- The Washington Times - Monday, March 7, 2005

ITHACA, N.Y. (AP) — Hans A. Bethe, a giant of 20th-century physics who played a central role in the building of the atomic bomb and won a Nobel Prize for discovering the process that powers the sun and the stars, has died at 98.

Mr. Bethe, who died Sunday, stood alongside such figures as Enrico Fermi, Robert Oppenheimer, Leo Szilard and Edward Teller as a member of the corps of scientists who ushered in the atomic age.

During the World War II race to build the bomb, Mr. Bethe was head of the Manhattan Project’s theoretical physics division at Los Alamos, N.M.

“Mr. Bethe was the last of the giants of Los Alamos,” said Gerald Brown, a physics professor at the State University of New York at Stony Brook.

Mr. Bethe, who fled Nazi Germany and joined the Cornell University faculty in 1935, also made major discoveries about how atoms are built up from smaller particles, about what makes dying stars blow up and how the heavier elements are produced from the ashes of these supernovas.

He averaged a scientific breakthrough every decade or so, beginning during the golden age of physics between the world wars.

Mr. Bethe also played key roles in the 1963 Nuclear Test Ban Treaty and the 1972 Anti-Ballistic Missile Treaty.

Even though the atomic bomb designers knew its calamitous potential, the weapon’s reality “was worse than we expected,” Mr. Bethe reflected in an interview with the Associated Press in 1996. “After Hiroshima, many of us said: ‘Let’s see that it doesn’t happen again.’”

“One of the things that was very special about Hans was his strong moral motivation,” said astrophysicist John Bahcall of the Institute for Advanced Study in Princeton, N.J. “He did things because he believed they were right and not because they were convenient or helpful to him or promoted his career. His work on the bomb was motivated by a desire to preserve freedom and open society in the face of a spreading Nazi tyranny, which he knew about firsthand.”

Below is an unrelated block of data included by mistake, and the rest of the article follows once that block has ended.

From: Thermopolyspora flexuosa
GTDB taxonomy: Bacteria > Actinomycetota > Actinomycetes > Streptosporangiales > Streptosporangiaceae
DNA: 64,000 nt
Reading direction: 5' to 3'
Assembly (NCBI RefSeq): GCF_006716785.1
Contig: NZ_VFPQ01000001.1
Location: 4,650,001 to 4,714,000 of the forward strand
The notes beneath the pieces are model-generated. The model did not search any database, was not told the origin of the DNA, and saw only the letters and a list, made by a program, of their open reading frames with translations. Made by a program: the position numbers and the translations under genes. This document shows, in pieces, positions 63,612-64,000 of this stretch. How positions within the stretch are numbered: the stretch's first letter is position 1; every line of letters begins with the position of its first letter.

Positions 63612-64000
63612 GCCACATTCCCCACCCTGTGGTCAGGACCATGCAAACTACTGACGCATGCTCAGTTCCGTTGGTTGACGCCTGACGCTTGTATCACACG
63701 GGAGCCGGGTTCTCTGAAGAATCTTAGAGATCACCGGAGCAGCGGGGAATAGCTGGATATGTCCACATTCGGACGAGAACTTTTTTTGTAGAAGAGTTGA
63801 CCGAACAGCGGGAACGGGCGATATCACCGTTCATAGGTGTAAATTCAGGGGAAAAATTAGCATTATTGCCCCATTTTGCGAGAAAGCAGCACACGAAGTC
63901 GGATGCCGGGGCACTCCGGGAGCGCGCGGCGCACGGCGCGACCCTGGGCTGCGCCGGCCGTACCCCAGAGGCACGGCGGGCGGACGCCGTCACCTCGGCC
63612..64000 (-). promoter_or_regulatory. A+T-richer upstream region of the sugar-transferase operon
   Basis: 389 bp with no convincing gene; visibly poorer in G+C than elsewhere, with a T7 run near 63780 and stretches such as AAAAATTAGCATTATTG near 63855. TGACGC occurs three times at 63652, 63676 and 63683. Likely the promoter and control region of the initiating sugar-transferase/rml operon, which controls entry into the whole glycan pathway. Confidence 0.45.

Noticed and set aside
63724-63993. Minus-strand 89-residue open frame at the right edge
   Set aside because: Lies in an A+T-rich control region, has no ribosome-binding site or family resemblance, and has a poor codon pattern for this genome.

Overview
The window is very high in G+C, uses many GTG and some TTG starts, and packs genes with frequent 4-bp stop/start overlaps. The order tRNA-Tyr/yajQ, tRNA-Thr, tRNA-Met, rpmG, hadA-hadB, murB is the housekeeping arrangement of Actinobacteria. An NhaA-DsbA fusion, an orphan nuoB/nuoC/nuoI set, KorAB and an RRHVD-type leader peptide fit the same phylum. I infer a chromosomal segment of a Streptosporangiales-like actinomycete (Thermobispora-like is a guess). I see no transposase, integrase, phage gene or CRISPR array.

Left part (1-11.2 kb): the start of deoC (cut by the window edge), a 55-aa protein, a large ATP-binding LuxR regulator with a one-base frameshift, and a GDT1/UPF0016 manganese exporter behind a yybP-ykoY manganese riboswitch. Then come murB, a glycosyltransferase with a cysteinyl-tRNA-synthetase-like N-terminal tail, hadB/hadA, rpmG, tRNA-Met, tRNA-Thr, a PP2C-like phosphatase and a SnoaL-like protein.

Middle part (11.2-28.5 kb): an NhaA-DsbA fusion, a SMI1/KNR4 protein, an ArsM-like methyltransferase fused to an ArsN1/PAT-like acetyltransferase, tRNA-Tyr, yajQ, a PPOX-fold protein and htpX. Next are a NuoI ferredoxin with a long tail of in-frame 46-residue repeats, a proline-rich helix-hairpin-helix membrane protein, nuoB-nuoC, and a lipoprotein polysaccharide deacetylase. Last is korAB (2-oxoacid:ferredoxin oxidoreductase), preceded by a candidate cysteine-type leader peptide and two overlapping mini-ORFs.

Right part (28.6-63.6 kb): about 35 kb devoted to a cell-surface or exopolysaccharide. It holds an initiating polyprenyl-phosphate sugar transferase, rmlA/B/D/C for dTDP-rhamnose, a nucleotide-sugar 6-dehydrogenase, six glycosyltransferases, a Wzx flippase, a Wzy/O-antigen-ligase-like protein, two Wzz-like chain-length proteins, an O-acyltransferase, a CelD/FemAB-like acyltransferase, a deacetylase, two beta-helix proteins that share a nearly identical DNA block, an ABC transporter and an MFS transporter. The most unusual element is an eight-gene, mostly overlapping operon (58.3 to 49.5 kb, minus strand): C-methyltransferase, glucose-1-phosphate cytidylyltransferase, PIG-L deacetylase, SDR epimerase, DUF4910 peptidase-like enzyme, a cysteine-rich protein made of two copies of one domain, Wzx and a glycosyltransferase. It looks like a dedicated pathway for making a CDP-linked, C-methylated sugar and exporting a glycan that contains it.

Born in Strasbourg in 1906, Mr. Bethe (pronounced BAY-tuh) fled Germany in 1933 after losing a university post because his mother was Jewish.

Mr. Bethe emerged in an era bursting with discoveries about the building blocks of matter. In the infancy of modern atomic theory, he spelled out what was known and unknown in nuclear physics in a classic series of papers dubbed Mr. Bethe’s Bible.

In 1938, leading nuclear physicists were invited to solve a mystery that had long stumped the best scientific minds: the source of the sun’s energy. Just six weeks later, Mr. Bethe came up with his “carbon cycle” formula: He showed that virtually all the energy produced by the most brilliant stars stems from a fusion reaction in which hydrogen serves as the fuel and carbon as the catalyst.

His work eventually won him the Nobel Prize in physics in 1967.

Mr. Bethe’s survivors include his wife, Rose; a son, Henry; and a daughter, Monica.



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